Moscow doesn’t want U.S. and NATO troops to stay in Afghanistan, but it also doesn’t want their hasty retreat that would allow an extremist Muslim threat to grow in the chaotic region, according to Stanford political scientist Kathryn Stoner.
With worsening relations with the West, Russia’s leadership is at a crossroad, grappling with difficult foreign policy choices and priorities on Afghanistan amid the U.S. and NATO military exit, the expert wrote in a new article in the journal Asian Survey.
The Soviet-Afghan War from 1979 to 1989 – called a ‘Bear Trap’ in the Western media – is believed to be a major factor that led to the collapse of the Soviet Union.
That’s why even mere thoughts about a possible conflict in Afghanistan send goosebumps down the spine of Russian officials, “who have no interest in being trapped again in a war they can neither afford nor win,” according to Kathryn Stoner, a Stanford political scientist and senior fellow at the Freeman Spogli Institute for International Studies.
As the U.S. troops withdrawal deadline approached in December 2014, Russian leaders argued that this kind of sudden power vacuum would leave open doors for a great number of threats in Afghanistan, including weapons proliferation, drug trafficking and a rising threat from radical Islamists, the author of the article wrote.
Recent news reports show that ISIS has established a presence in Afghanistan, which is why it’s an ISIS vs. Taliban question now, and from a Russian perspective, “it is a question of the lesser of two evils,” according to Stoner.
And Russia is more likely to point at ISIS if asked who’s a bigger threat to Russian interests, since the terrorist group has been repeatedly attempting to recruit Russian Muslims. Not long ago, ISIS launched Furat Media channel, which broadcasts in the Russian language.
ISIS recruits Russians to get into the U.S.
The reason why ISIS chose Russia to expand its influence is clear: Russian Caucasus region is very volatile and consists mostly of extremists willing to do pretty much anything.
However, the ultimate target of ISIS is the U.S., which is why it’s reasonable to say that ISIS is using Russians in order to get to Americans. ISIS holds a grudge against the U.S., which means once the terror group has amassed a significant amount of recruited Russians, it is likely to make hundreds – if not thousands – of attempts to send those recruited Russians to the U.S. soil.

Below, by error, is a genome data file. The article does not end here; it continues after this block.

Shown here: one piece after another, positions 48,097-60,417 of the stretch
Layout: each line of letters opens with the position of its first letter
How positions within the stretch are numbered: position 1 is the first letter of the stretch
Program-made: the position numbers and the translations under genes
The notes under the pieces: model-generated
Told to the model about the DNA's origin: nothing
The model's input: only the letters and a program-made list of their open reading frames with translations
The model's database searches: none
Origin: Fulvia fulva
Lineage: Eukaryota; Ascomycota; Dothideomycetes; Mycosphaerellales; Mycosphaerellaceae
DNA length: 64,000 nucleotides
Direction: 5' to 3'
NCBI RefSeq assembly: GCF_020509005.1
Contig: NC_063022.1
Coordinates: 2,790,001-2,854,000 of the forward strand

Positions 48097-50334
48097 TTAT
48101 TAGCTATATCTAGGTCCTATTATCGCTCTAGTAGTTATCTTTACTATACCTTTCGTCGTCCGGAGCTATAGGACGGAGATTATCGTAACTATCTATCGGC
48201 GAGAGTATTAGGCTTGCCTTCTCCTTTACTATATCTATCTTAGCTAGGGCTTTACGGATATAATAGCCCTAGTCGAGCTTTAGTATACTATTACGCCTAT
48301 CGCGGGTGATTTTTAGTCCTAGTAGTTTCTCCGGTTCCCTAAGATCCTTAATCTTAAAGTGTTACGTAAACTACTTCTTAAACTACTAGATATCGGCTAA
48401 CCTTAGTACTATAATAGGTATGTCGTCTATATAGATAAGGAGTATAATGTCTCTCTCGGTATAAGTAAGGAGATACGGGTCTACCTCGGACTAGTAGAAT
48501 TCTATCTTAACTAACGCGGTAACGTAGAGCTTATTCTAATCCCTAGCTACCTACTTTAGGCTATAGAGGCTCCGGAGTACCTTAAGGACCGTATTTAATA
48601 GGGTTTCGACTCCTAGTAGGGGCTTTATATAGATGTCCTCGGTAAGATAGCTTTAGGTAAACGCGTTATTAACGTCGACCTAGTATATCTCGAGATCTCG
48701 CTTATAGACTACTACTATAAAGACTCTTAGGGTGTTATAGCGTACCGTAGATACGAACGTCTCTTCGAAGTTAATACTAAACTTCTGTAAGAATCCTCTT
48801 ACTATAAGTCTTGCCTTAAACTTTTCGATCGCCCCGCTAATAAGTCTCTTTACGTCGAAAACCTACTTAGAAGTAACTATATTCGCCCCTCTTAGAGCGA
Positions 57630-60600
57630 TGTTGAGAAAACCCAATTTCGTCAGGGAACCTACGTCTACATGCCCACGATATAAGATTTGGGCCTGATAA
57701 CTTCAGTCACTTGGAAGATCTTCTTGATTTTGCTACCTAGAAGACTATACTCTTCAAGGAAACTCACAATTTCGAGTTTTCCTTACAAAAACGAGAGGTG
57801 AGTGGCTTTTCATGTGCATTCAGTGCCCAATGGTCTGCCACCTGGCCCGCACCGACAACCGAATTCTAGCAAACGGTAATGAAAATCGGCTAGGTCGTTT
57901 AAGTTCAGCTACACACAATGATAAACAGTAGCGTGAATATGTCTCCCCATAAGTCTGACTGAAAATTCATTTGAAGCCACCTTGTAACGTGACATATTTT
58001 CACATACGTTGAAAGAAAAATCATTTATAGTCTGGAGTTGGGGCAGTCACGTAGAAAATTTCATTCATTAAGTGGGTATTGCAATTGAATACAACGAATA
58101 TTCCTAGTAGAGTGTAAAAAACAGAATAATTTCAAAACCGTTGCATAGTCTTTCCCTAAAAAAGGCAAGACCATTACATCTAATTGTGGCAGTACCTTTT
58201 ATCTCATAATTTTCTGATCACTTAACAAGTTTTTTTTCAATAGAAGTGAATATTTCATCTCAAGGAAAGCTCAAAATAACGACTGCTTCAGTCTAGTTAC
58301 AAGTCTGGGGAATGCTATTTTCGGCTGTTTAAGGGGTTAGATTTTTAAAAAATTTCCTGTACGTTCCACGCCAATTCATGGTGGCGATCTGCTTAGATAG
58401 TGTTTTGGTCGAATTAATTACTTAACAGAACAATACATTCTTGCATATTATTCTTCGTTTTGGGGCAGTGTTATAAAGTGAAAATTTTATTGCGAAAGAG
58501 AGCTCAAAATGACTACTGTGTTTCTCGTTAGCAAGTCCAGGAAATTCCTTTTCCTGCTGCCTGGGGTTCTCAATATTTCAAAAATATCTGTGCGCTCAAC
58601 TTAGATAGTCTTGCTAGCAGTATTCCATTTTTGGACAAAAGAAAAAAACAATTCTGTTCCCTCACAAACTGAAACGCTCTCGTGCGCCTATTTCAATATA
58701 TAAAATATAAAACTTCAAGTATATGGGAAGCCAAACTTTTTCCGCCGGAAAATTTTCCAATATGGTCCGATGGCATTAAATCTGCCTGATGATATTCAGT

In order to ensure stability in the region, Russia even expressed that it would likely to support some moderate rank-and-file Taliban to become a part of the Afghan government, Stoner wrote.
“Russian leaders point to the fact that heroin trafficking was less under the Taliban than in the past five years under the U.S./NATO coalition,” the author noted, adding that drugs are getting into the Russian territory.
As part of the efforts to establish a “defensive zone in Central Asia against Afghan radical or narcotics incursions into the Russian heartland,” Moscow is considering the possibility of deploying additional troops to Kyrgyzstan and Tajikistan, both neighboring with Afghanistan, as well as rearming both countries’ armies, Stoner pointed out.
Russia’s tough choices to protect itself
According to Stoner, Russia is at a crossroad of three difficult choices: (1) to return to its post-Soviet policy and create a northern buffer zone that would protect its Central Asian allies from any possible threats coming from Afghanistan.
The second (2) choice would be to agree to cooperate with the new president of the country, Ashraf Ghani. If the Kremlin opts for this choice, Russia would likely help to reduce narcotics trafficking, but at the same time, it could risk “allowing Afghanistan to again become a haven for radical Islamic terrorists,” Stoner noted.
And the third (3) choice would be to continue cooperating with Western forces in order to create a protective zone around Central Asia. However, the third choice creates certain difficulties, as it would cause a “counterbalancing strategy on the part of China, which would not fit with Russia’s strategy.”
However, the author also added, that this choice is ‘a long shot,” since Russia’s renewed confrontation with the West has created major difficulties in the cooperation between Russia and the West on the issues of Afghanistan.
Stoner argues that “there are few reliable indications of which path Russia is likely to choose,” while the elements of each choice can be traced in Russian statements and actions in the region.
China, Russia and U.S. uncertain what to do with Afghanistan
What Russia is most likely to choose is staying on the margins of the Afghanistan issue by focusing its efforts on protecting its own security interests in Central Asia.
“Russia has much to lose and little to gain by doing much more. For this reason, Russian policymakers are in the awkward position of not having wanted the Americans to come to Central Asia, but now, not wanting them to leave,” Stoner concluded.
It must be noted that with the death of Taliban leader Mullah Omar, world powers have been expressing their interest as to how the situation in the region is going to develop further.
The Taliban movement is on the brink of collapse, and not only the U.S. is uncertain how to handle new possible challenges on the ground, but also China and Russia, who are worried for the safety of their integration projects in the Eurasian region.
While the U.S. is faced with a choice of whether or not to keep its military contingent in Afghanistan, China fears that the established presence of ISIS in the country may put at risk its major Silk Road project. As for Russia, it’s trying to protect its own and its allies’ borders from Islamic militants and drug trafficking.